Joe Schmitt writes a weekly blog called The Good Life, featuring information about the region’s history, culture, climate and economy. The blog also showcases new residents, clubs and organizations, outdoor recreational opportunities and local events.
One doesn’t get too many opportunities to walk around a live TV set, so make Roslyn your next day trip plan and be transported back in time to the ‘90’s drama, Northern Exposure. Many of the buildings, offices, and homes that were used in the show are still occupied today providing loads of opportunities for great selfies.
At the foot of the Cascade Mountains, Roslyn is the front door to the Alpine Lakes Wilderness Area with year-round reactional opportunities in mass; it’s the perfect day trip any time of year.
On the national register of historic places, many of the original mine shafts, coal sheds and other artifacts of a bygone era still exist in this old mining town. Plan a trip around one of the town’s historically rich events to get the full experience: Coal Miner’s Festival, the Croatian Picnic, Black Pioneers Picnic, the Run to Roslyn, and much more.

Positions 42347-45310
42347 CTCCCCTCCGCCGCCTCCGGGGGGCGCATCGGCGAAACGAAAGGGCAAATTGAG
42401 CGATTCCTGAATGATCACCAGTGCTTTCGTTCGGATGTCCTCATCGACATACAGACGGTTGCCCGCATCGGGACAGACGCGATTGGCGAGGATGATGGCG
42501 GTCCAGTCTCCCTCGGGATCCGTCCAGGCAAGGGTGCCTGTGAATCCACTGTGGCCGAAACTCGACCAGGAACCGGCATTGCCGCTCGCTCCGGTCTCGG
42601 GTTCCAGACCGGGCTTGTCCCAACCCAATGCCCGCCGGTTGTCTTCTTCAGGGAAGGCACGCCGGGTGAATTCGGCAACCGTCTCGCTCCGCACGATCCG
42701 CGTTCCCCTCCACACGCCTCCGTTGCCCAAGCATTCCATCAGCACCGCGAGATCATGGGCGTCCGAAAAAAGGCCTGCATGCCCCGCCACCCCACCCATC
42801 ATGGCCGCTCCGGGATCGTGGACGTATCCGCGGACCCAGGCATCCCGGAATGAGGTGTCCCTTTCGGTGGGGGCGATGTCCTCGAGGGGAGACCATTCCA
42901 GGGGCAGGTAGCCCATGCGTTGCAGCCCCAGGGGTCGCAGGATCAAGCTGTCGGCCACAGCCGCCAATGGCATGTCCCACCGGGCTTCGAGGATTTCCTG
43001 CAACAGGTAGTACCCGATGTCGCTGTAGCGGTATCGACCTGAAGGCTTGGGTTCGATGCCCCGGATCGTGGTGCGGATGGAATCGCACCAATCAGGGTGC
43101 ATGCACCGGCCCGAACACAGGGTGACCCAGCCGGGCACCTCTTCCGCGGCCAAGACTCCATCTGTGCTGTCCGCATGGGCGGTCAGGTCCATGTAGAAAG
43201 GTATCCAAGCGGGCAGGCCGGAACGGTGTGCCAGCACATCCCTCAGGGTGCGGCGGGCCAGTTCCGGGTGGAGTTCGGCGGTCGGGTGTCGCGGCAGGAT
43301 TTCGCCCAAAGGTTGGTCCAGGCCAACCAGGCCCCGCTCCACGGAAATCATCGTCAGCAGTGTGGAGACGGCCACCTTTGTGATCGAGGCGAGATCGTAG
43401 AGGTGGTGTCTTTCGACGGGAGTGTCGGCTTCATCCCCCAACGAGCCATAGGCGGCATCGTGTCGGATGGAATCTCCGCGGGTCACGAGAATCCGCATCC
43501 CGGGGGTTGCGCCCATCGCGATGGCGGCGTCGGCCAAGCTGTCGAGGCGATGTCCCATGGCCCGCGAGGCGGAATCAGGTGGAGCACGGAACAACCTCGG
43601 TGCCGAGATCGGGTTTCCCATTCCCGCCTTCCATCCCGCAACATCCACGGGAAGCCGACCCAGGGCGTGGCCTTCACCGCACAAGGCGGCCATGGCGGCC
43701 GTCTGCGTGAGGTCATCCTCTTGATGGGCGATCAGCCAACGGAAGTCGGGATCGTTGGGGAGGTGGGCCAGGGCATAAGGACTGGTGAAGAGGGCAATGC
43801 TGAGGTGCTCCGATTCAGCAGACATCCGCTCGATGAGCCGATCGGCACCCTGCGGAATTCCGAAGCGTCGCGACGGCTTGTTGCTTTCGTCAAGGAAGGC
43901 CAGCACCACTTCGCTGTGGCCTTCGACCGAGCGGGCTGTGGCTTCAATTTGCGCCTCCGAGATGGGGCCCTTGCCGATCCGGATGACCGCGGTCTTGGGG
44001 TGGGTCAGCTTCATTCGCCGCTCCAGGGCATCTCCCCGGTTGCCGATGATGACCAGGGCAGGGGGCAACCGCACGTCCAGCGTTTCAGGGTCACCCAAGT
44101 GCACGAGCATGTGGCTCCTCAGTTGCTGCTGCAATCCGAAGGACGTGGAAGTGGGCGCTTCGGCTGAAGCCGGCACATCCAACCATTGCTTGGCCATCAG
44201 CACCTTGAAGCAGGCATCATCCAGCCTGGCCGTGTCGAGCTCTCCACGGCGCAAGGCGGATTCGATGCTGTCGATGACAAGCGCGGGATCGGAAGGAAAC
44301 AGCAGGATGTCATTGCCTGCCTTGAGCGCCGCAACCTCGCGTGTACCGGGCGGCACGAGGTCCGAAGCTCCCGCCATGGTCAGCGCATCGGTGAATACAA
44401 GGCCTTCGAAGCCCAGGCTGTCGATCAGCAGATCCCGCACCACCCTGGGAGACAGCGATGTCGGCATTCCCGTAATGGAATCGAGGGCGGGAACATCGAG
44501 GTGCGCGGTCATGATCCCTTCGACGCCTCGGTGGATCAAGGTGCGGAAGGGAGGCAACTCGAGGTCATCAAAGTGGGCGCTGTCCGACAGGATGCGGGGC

The Roslyn Museum also offers a great opportunity to learn about the cultural history and heritage of the town. Be sure to download the online scavenger hunt beforehand to see if you can spot all the mysterious objects that are hidden in the museum.
Although a small town, Roslyn has a bustling food scene with plenty of options to satisfy most pallets. The Brick features pub fair and is the oldest operating tavern in the State of Washington – be sure to check out the still functional spittoon! Café Cicely was part of the inspiration behind the name of the fictional Alaskan town in Northern Exposure – be sure to get a picture in front of the outdoor sign. And stop by Roslyn’s Sweets & Treats for a scoop of delicious ice cream.
Distance: About a 60-90 min drive from anywhere in the valley
What to bring: Camera, sense of adventure, online scavenger hunt for the museum
Who should go: Anyone
Cost: Walking around the downtown is free, the museum is $2/donation, and the restaurants are $-$$.